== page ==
The other morning I was watching Quest (a local science show on KQED), and one of the stories was about researchers who study the sun. And my mind went off on a tangent about astronomy, which has always fascinated me, and about the researchers – why are they curious about the sun and not about something else?
Which got me thinking about curiosity. This is a theme that has been popping up a lot for me lately.
I am curious about curiosity. The more I think about curiosity, the more I realize it is connected to many things:
Although we humans have much in common, we are also very different from one another. What is it that enables us to learn from those from whom we are different, rather than demonize them?
Creativity and innovation are buzzwords of this era, and they are touted as the crucial factors in the strength of enterprises and economies. But what drives them?
The ability to ask questions is an important one. Not just any old questions, but good questions. Powerful questions. What is it that makes the difference between powerful questions and questions of defiance?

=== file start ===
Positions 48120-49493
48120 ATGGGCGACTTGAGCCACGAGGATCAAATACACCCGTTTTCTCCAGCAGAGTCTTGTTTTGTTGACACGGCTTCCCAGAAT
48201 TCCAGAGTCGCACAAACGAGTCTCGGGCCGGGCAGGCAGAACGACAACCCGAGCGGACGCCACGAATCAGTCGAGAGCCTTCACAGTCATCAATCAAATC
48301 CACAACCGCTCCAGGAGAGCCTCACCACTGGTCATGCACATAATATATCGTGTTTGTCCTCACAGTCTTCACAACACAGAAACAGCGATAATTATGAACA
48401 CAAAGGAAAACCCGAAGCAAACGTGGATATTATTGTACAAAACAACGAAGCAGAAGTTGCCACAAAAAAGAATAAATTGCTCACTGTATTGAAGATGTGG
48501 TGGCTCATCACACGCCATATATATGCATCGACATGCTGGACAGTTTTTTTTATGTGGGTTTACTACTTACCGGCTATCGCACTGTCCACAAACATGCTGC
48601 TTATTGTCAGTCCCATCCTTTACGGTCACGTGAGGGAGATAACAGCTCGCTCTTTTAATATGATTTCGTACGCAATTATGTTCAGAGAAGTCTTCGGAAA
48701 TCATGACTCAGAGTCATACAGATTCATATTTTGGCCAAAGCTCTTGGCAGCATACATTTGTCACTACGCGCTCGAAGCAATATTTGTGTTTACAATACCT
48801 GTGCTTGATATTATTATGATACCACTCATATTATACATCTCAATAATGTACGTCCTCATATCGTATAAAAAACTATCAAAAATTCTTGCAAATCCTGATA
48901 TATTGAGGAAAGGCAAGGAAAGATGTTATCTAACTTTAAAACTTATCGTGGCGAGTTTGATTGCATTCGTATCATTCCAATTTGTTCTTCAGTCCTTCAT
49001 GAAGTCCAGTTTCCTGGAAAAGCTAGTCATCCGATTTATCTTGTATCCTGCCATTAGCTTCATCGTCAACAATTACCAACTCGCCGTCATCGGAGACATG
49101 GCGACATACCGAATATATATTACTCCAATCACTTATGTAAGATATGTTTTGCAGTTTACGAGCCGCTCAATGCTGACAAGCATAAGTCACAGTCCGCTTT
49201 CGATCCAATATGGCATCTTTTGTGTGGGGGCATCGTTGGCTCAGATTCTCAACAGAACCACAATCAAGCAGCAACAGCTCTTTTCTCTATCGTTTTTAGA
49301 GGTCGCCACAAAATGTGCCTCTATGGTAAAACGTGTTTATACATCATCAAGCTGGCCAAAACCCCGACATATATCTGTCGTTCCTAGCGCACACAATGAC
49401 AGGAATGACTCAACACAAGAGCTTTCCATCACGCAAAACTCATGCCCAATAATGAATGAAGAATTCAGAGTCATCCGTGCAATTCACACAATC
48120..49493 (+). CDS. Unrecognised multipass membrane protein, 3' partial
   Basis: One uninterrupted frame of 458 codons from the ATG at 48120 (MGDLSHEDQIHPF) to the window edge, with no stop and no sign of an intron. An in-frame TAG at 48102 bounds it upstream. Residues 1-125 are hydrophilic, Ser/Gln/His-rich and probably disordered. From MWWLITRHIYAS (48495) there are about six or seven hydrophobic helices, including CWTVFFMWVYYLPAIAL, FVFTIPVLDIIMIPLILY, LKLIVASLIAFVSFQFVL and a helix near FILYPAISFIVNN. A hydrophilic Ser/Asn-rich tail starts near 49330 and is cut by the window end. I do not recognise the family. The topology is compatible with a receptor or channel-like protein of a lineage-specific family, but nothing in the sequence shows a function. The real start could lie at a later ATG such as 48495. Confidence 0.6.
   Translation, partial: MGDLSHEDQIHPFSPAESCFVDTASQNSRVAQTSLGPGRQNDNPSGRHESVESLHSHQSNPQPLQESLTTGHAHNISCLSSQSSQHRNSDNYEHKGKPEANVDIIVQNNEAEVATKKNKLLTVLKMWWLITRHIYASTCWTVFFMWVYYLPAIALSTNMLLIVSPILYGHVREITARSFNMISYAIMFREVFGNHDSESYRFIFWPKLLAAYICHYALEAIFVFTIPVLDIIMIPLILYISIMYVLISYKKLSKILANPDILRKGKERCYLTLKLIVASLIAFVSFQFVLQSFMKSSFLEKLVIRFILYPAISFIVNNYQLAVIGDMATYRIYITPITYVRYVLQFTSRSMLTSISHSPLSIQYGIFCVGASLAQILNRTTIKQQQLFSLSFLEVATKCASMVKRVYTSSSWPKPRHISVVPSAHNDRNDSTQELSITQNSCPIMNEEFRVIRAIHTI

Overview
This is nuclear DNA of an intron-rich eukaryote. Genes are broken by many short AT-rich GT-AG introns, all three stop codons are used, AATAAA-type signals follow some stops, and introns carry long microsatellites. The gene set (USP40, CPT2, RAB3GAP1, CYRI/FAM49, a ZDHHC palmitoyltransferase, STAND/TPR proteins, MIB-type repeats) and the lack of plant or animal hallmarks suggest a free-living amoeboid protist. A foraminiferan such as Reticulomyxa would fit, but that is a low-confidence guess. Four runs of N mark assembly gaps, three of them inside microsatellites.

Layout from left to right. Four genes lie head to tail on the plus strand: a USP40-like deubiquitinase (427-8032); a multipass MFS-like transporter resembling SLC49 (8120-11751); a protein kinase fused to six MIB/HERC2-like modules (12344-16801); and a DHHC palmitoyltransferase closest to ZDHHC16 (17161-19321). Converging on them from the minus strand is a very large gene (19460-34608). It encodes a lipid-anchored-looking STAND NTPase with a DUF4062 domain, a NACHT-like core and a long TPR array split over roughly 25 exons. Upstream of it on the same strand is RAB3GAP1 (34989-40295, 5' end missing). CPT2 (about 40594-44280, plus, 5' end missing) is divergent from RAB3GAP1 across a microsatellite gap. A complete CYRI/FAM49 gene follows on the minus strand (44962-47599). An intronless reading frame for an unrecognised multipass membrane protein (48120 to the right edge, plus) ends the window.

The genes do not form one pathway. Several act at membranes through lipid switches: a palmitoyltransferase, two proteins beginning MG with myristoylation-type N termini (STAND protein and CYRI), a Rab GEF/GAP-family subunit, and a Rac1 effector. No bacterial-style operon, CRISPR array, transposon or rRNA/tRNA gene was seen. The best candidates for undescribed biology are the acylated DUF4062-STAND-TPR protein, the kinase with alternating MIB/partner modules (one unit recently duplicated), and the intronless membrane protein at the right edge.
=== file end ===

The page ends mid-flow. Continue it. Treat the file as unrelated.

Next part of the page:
Compassion, the ability to feel someone else’s pain, is more correctly defined as the ability to feel something with someone else. (Com + passion = with + feel.) We can instinctively feel with those with whom we share similarities, but we are different from most others as well. How can we feel with people from whom we are different? What makes that possible?
So, Yes. Curiosity can help you – and me – save the world. I wonder… What role does curiosity play in your life? Do you consider yourself to be curious? To what extent is curiosity part of the environment in which you work? Is it allowed and encouraged? Or is it discouraged and stifled?